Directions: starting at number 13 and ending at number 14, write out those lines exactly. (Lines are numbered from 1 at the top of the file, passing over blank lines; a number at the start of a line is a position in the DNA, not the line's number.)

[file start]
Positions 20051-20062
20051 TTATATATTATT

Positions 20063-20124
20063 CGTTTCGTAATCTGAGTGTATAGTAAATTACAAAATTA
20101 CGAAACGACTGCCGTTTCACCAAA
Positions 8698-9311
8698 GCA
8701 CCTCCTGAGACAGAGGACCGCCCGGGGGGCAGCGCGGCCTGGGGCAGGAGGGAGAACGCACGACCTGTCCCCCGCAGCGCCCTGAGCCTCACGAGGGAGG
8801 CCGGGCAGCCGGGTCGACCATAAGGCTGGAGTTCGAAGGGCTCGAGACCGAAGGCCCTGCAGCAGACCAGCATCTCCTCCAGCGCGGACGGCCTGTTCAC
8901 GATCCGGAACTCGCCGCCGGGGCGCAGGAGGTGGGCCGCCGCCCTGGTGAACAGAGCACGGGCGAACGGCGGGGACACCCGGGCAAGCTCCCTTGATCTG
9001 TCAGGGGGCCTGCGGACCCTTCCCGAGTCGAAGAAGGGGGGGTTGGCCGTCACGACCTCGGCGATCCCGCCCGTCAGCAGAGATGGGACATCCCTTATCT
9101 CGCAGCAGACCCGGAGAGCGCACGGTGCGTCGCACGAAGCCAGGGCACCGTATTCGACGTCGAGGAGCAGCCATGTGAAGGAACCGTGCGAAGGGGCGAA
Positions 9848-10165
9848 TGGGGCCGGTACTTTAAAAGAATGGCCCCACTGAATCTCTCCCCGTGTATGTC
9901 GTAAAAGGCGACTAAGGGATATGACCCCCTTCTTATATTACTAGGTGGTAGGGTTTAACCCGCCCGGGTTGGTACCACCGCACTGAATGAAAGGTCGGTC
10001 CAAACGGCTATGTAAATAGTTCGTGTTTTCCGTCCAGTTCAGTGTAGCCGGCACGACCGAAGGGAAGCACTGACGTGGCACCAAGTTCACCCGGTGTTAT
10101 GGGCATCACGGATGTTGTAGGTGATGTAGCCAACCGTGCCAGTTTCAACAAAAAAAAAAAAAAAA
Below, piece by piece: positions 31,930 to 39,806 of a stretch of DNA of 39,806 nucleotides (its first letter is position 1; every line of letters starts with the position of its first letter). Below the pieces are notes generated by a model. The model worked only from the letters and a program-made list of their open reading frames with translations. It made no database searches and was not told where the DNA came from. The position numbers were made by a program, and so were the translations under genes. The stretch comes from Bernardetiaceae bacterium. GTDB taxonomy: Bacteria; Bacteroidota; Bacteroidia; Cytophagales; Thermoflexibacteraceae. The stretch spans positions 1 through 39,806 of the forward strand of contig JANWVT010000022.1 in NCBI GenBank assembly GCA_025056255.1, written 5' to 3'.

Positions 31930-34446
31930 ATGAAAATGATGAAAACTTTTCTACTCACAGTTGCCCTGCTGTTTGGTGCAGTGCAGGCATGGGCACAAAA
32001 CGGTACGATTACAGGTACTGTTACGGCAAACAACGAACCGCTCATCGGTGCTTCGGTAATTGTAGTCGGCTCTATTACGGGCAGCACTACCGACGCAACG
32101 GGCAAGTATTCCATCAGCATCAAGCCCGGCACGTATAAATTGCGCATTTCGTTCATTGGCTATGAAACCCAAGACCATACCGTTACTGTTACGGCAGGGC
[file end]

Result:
Positions 9848-10165
9848 TGGGGCCGGTACTTTAAAAGAATGGCCCCACTGAATCTCTCCCCGTGTATGTC